This reliance extends to Noah’s relationship with Cassie as well. Growing stronger through the years the connection between mother and son was obviously fundamental. Having Noah early in life allowed us to grow up together, often experiencing things for the first time as a family instead of practiced adults.
Cassie was omnipresent in Noah’s early years and was thus the guiding force in his first steps and first words. She was there to teach him, correct him, and wipe away his tears. I would come home from work and hear about the adventures they had during the day – play group, swim lessons, or time at the park. Even as he got older the bond between them was evident despite the frustration of adolescence. We would joke that Noah was Cassie’s clone they are so similar, right down to the goofy clumsiness and tendency to procrastinate. Yet their relationship was more than that. It was more than genetic and was a relationship that only a mother and her son could share.
As the boys grew older and their lives filled with school, practice, and friends we made every effort to come together each night for dinner as a family. While this often meant leftovers after 9 p.m., it offered us some time to catch up. The conversation was mostly dominated by a debate overwhich of the boys was going to do the dishes followed by Cassie issuing coordinating instructions for the next day – who had practice and needed to be picked up when, permission slips, homework review, etc.
It was our time together in the midst of our busy lives, and while nothing significant ever came of them, it was in these moments that we were a family, the four of us against the world. I fear it is in these moments that we will miss Noah the most; waking him up in the morning, watching a game on the couch, eating dinner, or the quick hug goodnight.
I feel that the last year was probably one of the best of Noah’s life. We had the sense that he was growing both emotionally and physically by the day and had achieved a certain momentum that was undoubtedly going to carry him into adulthood. One of his favorite activities in recent months was to see if he was taller than me and on Mother’s Day of this year I was forced to admit defeat.
His emotional maturity was also something that could not be missed. As he completed his junior year, he doggedly achieved goal after goal. He had a summer job, had taken the SATs, purchased his first car, as most importantly to him, he had been selected to be the center snare drummer for the next year’s marching band. Despite the mid-year move to a new school, Noah had made friendships and set goals that filled him with excitement for this summer and beyond.
As part of this increasing maturity, Noah also began to set the direction for his adult life. He knew what he wanted and developed a laser-like focus on achieving his goals. This focus was never more evident than in his love for drumming. Having played multiple instruments growing up it was obvious that his shift to the drums was different. As his father, I was a little more than relieved when he traded in his clarinet for a drum set and became more Tommy Lee than Kenny G.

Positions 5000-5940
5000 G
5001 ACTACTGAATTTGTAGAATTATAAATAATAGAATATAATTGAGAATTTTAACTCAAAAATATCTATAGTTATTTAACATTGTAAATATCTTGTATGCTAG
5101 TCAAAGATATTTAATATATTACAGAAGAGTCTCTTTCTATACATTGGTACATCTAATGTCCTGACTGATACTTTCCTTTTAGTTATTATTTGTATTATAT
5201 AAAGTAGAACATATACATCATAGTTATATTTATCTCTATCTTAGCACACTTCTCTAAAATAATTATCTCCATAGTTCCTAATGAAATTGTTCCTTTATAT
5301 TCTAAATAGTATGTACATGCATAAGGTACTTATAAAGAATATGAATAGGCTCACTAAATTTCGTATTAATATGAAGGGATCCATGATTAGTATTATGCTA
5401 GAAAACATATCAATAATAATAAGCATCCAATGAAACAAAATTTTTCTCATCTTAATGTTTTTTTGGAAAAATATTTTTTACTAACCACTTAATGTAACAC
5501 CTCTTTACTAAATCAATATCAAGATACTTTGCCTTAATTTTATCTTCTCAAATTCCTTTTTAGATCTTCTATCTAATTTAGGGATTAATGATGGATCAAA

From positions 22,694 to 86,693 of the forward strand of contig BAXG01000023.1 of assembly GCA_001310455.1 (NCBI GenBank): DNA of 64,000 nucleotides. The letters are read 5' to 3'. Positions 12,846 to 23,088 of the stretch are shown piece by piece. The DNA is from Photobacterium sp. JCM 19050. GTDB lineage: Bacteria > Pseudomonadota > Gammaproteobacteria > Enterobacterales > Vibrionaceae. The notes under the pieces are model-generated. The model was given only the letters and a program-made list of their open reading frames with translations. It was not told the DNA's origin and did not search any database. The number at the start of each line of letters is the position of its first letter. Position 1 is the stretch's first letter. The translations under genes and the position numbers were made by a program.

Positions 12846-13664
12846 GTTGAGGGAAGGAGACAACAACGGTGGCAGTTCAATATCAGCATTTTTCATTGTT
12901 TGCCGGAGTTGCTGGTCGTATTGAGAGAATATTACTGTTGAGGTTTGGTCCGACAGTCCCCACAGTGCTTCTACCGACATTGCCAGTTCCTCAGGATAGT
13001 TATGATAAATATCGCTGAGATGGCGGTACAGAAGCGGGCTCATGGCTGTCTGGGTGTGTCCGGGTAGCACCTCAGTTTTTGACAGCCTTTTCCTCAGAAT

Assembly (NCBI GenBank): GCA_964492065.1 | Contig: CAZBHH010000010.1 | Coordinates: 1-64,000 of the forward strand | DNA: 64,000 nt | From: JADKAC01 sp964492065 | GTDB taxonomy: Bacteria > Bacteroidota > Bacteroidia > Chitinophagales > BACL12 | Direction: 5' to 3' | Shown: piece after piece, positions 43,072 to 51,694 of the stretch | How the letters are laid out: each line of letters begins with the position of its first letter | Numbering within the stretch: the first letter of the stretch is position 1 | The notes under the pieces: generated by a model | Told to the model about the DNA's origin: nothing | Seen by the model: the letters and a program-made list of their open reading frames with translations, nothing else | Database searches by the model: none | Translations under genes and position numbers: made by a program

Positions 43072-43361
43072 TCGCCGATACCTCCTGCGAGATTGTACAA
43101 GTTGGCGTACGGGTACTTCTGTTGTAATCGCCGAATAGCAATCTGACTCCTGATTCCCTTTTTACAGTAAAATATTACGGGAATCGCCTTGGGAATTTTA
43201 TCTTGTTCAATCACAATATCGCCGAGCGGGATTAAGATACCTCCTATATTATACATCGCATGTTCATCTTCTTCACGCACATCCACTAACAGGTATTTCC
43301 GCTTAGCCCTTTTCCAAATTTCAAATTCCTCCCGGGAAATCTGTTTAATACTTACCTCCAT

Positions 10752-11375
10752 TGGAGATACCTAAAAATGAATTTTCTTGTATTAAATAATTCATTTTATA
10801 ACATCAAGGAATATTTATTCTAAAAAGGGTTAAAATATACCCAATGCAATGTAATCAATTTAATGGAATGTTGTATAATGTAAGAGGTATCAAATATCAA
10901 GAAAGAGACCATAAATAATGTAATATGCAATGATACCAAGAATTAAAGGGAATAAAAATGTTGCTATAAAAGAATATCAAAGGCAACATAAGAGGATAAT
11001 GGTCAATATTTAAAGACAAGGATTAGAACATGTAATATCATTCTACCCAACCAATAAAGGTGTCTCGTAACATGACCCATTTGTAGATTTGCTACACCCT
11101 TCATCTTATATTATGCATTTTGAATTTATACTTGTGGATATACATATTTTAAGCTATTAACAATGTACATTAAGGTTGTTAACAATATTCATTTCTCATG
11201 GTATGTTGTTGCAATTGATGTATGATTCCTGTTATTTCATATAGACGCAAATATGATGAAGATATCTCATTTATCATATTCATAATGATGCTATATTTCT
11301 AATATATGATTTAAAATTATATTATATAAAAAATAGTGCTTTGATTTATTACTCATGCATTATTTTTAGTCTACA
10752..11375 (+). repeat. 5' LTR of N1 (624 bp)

He had found his passion and pursued it with a drive that surprised us. Teaching himself how to play over the summer before his sophomore year after a season of indoor percussion, Noah was fully invested in developing his talent. This focus spilled over into other aspects of his life and was an obvious sign that he had taken a significant step to adulthood. One of the ultimate tragedies of his death is that we will never know what type of man, husband, and father Noah would have become. Yet I believe that had he followed the trajectory he had set for himself he was destined to be significant and was going to be amazing.
We may never understand why Noah was taken from us. His death has fundamentally altered the course of the lives of those that loved him. Yet I am comforted in the belief that Noah was at his best. He was happy, he was strong, and he was confident. He died knowing he was loved, that we were proud of him, and that he was a cherished part of our lives. His impact on each of us was not just measured in significant events but also by the small daily interactions and the consistency of his presence and affection. As we grieve for his loss and the things he will not have the opportunity to experience, we also celebrate the precious time we had with him and be thankful for every second he was with us.
The name Noah, taken from the Old Testament, means “comfort.”
In this time of grief, we take comfort in knowing that Noah is with us in spirit.
We take comfort in the confidence that he will always be with us.
We take comfort in our faith in the Lord, and we take comfort in our belief that Noah is by his side.
May we all take comfort in the wonderful life of Noah. May he and God be with you on this day and forever.”